responsibility to maximize profits. The end result is skilled American workers
can't find work and that Americans can no longer afford to buy anything
beyond the necessities.It may be too late. The "whirlpool"
may have destroyed America's economy.
The implication here is that people voluntarily exiting the workforce is somehow
a new phenomena. What it is in fact is a new conservative talking point. Unemployment figures have always in one way or another not counted a
substantial number of people who either don't want to work, who can't
work, or who would like to work but can't find suitable employment. This doesn't mean we should ignore this fact and treat it as
unimportant, it simply means this is not new and when Regan's unemployment
numbers went to 5% there was then as now a substantial number of people not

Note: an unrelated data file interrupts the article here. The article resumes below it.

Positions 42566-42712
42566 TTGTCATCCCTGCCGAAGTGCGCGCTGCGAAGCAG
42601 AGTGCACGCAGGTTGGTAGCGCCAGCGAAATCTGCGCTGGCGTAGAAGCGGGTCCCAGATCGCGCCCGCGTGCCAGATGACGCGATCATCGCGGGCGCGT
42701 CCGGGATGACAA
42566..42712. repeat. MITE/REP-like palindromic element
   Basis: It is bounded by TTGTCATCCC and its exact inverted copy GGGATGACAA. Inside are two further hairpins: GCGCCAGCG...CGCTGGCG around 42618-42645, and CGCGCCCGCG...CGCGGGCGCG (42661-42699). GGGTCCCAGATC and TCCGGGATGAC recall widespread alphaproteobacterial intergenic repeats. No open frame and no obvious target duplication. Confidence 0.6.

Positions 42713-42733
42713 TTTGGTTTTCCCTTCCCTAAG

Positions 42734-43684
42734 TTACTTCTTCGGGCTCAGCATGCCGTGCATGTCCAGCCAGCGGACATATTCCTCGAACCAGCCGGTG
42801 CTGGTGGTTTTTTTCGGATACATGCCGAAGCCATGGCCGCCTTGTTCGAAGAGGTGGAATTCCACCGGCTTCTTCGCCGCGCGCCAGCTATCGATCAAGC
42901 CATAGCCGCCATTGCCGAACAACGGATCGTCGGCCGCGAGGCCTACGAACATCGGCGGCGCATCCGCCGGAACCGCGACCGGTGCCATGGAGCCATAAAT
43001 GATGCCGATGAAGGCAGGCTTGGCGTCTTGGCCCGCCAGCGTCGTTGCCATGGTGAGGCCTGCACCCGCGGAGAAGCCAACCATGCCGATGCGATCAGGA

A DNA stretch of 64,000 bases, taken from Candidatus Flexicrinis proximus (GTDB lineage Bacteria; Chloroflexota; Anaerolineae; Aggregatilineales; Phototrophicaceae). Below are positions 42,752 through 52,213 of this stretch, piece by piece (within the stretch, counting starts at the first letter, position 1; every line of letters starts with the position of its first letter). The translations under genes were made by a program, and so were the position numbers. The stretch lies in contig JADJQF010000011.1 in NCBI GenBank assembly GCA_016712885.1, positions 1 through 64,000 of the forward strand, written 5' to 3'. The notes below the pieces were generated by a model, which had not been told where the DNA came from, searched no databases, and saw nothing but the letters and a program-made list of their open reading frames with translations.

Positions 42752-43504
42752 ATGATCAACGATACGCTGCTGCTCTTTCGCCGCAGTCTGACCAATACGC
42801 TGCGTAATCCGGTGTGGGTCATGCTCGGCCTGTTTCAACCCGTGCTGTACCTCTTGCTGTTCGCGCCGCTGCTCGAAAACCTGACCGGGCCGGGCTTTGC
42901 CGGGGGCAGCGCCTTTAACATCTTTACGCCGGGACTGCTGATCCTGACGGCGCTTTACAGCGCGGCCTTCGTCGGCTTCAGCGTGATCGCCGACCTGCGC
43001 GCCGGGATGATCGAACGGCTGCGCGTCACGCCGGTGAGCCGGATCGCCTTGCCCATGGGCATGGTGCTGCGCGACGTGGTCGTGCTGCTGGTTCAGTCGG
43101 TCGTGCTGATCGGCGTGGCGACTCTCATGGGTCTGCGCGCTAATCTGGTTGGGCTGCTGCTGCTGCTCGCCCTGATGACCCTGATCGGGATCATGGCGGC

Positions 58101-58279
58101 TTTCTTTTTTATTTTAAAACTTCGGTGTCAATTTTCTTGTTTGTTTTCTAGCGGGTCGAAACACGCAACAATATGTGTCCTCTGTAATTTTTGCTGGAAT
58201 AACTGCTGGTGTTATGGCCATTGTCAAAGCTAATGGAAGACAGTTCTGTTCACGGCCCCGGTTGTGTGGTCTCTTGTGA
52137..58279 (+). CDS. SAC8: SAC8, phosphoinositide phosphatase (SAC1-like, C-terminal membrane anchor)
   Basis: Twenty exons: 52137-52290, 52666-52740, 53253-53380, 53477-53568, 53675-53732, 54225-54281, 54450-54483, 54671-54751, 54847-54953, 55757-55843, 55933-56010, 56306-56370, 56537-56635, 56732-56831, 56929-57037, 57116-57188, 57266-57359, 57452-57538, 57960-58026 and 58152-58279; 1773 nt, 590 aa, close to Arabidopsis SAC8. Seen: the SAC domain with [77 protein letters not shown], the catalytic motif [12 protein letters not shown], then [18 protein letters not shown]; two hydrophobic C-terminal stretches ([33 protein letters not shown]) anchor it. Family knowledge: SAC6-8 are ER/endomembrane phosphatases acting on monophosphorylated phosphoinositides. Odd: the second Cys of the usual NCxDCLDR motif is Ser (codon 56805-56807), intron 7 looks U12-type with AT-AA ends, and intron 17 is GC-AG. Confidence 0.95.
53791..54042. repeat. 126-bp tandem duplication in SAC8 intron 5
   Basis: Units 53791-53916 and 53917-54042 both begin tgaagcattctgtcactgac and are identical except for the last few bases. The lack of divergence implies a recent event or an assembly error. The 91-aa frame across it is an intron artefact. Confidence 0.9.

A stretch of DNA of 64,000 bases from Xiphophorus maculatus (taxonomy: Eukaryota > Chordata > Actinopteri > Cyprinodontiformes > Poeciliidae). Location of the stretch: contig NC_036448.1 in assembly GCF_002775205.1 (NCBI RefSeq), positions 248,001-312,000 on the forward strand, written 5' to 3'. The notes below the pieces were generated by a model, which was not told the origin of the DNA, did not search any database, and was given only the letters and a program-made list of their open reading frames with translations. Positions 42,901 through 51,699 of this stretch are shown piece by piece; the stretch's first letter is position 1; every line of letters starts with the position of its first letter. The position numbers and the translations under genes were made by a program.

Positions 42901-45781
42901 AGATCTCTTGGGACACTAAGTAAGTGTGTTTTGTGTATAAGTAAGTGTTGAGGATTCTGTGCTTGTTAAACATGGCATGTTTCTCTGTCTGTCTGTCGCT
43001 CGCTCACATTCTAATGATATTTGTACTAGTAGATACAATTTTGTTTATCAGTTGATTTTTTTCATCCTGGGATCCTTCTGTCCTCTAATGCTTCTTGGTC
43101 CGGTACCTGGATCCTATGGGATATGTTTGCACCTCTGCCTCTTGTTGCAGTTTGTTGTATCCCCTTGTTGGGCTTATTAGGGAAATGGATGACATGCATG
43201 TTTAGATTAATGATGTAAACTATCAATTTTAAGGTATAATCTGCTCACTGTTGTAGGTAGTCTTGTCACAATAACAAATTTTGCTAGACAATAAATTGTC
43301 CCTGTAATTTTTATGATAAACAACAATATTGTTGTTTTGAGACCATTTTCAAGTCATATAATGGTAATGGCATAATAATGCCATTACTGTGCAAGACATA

counted who weren't working. If you try and compare the two
recessions it's very difficult because unemployment calculations have
changed a great deal from the 1950's to now, and even today you can look at
the phenomena in dozens of ways.Just be honest the issue has always
been here and always will be. Don't treat it, even implicitly as an Obama
We need to figure out what is different about the present economy against the
economy pre-2008. With the banking collapse of 2008 occasioned by that
industry's marketing of bogus mortgage backed securities, our economy has
changed in as yet undefined ways. What was the fundamental change in global
capitalism which occurred in 2008? If it can be identified we should fix that
before we try your suggestions, which you must know aren't going to fix
much of anything.